}

Monday, January 14, 2019

Zeroing in on one week from today

My birthday is one week from today. After about 20, I’ve probably dreaded each “zero birthday” more than the one before. It’s not that I don’t want to get older, exactly: There’s only one way to do that. However, I wouldn’t mind the process taking a bit longer.

Our perceptions of when, precisely, old age begins have changed as human lifespan has increased—but not as quickly, probably. During the period I was born, a person could be expected to live until their late 60s, maybe early 70s. However, projected life expectancy isn’t absolute, and improvements in healthcare and medicine have increased the lifespan beyond what was projected at people’s birth—in developed countries, especially, but worldwide, too.

As people began living longer and healthier lives, our perception of when “old age” begins have shifted, too, though slowly. I think that shift needs to pick up the pace.

One of the life events when one reaches their 60s is retirement. For years, the retirement age in the USA was 65 —until they started raising it. The USA started to raise the age for receiving full Social Security benefits by 2 months per year beginning with those born in 1938—but it stalled at 66 for those born between 1943 and 1954. Then, the rise resumed.

I qualify for Social Security, assuming it still exists, when I reach 66 years 10 months, and this presents a problem. Due to a treaty between the USA and New Zealand, my Social Security benefit will be paid to the New Zealand Government (the two counties have similar agreements with other countries). The problem is that I qualify for NZ Superannuation at age 65, and NZ requires me to apply for Social Security when I apply for New Zealand Superannuation. However, if I apply for US Social Security at 65, it’ll be reduced benefits. Even so, at the moment I don’t plan on retiring that early, anyway, but the point is the two systems don’t match up.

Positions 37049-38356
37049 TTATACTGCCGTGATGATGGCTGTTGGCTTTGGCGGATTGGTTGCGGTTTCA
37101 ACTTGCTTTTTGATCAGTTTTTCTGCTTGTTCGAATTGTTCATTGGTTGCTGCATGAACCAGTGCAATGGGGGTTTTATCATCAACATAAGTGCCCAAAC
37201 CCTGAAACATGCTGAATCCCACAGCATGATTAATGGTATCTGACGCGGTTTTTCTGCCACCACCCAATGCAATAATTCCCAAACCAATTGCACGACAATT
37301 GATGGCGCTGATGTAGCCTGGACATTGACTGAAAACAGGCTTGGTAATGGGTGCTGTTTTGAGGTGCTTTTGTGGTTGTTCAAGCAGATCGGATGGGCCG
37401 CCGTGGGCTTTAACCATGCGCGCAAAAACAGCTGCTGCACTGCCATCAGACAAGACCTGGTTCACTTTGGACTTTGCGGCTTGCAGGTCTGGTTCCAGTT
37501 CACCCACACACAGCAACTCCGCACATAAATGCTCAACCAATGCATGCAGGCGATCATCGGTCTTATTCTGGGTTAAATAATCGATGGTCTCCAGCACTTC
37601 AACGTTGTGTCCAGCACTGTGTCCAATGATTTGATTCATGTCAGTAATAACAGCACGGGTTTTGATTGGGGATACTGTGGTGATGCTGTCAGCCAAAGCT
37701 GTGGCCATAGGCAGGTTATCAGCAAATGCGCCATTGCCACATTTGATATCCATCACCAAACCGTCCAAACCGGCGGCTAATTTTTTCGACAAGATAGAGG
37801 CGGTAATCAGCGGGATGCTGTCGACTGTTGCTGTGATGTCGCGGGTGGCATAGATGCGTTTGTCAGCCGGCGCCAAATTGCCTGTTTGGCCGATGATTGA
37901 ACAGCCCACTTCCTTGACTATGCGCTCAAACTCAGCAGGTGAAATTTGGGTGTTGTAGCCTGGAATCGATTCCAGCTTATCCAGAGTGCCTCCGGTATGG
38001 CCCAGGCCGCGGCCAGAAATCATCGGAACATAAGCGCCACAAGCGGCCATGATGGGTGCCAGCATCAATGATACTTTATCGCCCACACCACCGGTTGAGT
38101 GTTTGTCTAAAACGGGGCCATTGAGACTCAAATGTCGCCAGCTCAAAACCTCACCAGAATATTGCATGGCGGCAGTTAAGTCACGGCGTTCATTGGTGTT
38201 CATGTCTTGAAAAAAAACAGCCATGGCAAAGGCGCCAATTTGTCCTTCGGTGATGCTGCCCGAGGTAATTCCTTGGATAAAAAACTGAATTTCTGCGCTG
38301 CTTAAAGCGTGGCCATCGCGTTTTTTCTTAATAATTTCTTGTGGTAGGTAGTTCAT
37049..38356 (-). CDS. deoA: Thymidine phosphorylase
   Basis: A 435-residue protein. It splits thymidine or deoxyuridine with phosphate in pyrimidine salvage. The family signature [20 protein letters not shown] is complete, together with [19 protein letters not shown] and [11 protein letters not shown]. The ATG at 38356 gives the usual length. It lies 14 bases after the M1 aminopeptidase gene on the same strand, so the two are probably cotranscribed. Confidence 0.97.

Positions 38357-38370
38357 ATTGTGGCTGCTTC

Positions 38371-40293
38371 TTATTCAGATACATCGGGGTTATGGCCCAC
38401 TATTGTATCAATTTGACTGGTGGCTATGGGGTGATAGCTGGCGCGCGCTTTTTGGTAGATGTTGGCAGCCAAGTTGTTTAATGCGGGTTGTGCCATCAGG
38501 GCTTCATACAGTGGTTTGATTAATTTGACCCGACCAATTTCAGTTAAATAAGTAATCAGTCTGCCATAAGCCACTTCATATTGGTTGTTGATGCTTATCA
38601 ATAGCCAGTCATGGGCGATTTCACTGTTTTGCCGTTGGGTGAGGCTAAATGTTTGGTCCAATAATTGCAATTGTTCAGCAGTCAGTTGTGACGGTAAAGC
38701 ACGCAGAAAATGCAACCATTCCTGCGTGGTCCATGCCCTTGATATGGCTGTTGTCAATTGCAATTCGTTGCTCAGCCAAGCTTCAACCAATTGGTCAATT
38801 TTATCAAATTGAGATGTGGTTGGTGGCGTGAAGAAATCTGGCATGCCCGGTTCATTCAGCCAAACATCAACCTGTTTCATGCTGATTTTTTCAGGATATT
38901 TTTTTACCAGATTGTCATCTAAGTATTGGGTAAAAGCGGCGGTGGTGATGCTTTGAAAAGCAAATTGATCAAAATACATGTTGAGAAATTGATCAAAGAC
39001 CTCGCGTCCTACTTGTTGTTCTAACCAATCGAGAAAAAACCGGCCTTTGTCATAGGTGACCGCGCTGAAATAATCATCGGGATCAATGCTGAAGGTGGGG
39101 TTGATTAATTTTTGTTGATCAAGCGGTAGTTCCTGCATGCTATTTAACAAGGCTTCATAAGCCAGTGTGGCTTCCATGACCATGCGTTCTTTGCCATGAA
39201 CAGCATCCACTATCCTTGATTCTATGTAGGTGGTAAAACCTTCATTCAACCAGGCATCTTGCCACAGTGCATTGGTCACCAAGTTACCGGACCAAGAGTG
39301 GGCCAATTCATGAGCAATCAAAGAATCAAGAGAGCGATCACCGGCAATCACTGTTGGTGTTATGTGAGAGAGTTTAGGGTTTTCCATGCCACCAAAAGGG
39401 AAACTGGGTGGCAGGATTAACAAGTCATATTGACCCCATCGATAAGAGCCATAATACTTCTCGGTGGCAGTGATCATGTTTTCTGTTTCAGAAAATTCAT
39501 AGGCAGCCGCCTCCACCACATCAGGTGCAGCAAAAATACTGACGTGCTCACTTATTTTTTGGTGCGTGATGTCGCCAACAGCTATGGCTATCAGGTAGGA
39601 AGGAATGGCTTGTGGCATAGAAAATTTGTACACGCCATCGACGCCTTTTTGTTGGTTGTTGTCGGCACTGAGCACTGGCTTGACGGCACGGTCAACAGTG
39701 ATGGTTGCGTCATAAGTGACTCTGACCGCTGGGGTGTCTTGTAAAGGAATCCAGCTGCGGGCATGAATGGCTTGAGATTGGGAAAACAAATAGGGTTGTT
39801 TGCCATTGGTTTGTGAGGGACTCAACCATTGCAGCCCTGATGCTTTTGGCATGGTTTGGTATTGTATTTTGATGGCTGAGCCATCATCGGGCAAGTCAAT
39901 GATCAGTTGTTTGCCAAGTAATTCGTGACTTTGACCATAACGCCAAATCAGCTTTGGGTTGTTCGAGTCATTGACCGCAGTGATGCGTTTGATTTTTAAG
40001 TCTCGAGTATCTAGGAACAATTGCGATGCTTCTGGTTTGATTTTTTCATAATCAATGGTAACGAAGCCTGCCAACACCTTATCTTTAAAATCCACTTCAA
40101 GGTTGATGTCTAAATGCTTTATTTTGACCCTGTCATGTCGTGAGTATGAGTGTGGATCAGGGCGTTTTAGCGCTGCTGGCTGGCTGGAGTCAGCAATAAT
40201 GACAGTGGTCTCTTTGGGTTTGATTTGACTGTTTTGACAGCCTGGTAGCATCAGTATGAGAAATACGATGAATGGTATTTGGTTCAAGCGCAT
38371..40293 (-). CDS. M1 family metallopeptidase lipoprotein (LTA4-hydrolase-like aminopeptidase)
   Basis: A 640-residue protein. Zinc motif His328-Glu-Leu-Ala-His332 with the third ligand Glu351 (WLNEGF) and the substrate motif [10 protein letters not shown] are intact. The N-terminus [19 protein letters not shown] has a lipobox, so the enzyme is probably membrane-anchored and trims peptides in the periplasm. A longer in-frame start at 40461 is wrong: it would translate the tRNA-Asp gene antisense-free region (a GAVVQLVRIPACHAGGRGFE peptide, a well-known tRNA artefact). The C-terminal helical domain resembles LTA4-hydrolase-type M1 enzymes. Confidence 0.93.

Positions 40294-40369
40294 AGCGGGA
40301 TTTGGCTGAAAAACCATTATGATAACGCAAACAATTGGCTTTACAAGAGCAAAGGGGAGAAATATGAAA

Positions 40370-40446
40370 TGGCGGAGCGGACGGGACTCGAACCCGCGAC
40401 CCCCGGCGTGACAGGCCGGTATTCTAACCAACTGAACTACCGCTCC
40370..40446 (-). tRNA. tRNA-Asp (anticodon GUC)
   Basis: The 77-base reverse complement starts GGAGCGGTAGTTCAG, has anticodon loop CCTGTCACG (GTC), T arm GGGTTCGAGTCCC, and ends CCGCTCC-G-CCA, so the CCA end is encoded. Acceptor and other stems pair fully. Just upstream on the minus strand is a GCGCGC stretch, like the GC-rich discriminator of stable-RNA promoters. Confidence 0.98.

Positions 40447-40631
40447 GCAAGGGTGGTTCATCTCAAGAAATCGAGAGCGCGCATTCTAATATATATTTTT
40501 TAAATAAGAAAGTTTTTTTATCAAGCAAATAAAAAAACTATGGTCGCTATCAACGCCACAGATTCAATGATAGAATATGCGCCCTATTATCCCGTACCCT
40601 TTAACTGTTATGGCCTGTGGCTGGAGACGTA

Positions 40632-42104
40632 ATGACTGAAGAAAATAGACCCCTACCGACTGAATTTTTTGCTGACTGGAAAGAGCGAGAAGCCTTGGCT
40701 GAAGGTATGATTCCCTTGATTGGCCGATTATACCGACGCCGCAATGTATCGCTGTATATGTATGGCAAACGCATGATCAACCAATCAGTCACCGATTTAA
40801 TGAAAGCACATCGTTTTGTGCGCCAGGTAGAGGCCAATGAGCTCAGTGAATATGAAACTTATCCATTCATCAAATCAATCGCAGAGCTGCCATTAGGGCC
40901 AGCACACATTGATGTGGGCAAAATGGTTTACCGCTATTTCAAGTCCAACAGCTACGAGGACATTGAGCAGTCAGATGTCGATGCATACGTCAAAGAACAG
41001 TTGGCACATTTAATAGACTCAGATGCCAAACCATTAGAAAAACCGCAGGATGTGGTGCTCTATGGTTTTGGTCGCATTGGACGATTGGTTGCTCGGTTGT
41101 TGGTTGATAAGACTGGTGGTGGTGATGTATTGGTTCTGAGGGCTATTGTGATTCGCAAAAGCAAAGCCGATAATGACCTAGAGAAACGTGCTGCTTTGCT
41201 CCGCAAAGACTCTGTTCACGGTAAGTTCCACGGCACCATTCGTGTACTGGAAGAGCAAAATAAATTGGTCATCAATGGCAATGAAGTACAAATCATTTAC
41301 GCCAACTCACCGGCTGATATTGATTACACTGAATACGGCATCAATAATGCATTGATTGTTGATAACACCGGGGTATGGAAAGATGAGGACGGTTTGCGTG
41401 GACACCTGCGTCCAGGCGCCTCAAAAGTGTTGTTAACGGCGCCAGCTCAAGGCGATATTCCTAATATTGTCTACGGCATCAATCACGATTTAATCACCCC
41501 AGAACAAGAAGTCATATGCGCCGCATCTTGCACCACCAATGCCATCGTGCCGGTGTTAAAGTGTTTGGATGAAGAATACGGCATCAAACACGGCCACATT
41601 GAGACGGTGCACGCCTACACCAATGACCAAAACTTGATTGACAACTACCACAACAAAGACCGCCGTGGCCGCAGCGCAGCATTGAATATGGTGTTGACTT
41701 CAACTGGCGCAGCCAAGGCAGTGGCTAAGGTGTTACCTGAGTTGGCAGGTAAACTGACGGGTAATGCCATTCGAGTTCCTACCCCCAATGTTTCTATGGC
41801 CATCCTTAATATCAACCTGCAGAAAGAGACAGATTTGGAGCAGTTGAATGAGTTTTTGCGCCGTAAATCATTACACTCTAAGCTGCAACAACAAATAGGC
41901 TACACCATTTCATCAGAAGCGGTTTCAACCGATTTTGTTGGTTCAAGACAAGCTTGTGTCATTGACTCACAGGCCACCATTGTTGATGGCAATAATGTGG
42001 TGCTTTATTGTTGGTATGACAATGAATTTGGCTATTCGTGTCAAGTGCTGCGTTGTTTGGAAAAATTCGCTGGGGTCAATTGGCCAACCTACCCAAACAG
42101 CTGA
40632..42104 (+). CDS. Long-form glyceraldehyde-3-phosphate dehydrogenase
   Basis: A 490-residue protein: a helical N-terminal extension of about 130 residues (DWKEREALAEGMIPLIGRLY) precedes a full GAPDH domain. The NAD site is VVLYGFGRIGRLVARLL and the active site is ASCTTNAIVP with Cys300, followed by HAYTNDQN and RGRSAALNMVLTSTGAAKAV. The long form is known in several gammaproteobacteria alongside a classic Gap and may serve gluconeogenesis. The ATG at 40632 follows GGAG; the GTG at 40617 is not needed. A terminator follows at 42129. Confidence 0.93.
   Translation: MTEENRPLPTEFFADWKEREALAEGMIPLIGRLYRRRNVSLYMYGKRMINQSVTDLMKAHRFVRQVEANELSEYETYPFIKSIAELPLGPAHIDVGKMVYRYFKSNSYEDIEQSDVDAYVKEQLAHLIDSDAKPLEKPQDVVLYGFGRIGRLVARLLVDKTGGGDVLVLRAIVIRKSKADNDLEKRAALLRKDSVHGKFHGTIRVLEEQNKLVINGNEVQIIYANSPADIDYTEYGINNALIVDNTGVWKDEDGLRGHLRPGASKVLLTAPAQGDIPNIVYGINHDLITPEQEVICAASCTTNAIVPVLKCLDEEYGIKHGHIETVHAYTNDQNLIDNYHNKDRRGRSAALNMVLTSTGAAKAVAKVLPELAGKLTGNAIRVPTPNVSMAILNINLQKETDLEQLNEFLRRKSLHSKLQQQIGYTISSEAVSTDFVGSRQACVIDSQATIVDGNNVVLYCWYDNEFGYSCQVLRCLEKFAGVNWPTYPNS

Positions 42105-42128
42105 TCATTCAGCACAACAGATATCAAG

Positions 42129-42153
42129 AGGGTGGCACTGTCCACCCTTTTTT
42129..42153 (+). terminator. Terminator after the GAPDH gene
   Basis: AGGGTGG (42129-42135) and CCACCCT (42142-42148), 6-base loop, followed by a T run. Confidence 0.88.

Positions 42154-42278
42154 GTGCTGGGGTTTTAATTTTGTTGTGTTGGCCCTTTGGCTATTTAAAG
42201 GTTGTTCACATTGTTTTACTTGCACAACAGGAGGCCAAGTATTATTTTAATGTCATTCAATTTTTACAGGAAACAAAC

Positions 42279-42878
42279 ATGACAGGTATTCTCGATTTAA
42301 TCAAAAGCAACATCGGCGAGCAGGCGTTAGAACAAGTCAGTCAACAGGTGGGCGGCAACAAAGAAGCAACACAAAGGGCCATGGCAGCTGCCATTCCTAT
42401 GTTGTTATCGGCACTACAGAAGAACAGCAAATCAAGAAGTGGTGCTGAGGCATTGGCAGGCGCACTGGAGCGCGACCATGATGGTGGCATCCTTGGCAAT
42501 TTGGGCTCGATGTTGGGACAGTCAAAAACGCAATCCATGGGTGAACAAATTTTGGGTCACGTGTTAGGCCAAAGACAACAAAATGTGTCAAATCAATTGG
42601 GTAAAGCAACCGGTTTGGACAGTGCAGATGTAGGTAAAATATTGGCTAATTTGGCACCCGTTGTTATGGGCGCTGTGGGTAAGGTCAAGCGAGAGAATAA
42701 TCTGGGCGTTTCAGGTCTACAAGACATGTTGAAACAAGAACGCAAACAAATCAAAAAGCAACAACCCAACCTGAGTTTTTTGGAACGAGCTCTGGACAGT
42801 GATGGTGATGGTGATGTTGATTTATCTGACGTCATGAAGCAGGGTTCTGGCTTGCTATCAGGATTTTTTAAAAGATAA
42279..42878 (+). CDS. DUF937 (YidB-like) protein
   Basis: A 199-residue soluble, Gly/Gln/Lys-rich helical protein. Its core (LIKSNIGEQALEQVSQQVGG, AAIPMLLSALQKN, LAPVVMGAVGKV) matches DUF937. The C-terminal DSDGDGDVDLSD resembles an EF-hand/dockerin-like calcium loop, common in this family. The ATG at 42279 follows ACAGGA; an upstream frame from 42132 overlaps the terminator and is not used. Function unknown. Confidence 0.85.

Actually, the bigger problem, if it is one, is that I can’t imagine being retired. Nothing in my life has prepared me for it, since my parents never achieved it. But I also don’t feel old enough to be nearing retirement age—though I also have no idea what it would mean to feel old enough.

Which is why I’m dreading this upcoming “zero age” more than any of the others I’ve been though: I have neither the frame of reference nor any feeling for what this upcoming age will be like. Sure, on my birthday itself it’ll be no different than the day before, but as the years pass, what happens? At all those earlier “zero age” birthdays I had some idea what to expect, and I knew that the following decade wouldn’t be all that much different than the one before it. Neither is true this time.

This isn’t the sort of thing I can be told about or learn about. It’s one of those rare things that must be intuited, and I’m not there yet. Still, time waits for no one, right? And one week from today, ready or not, I enter what’s for me totally uncharted territory.

Still, it beats the alternative.

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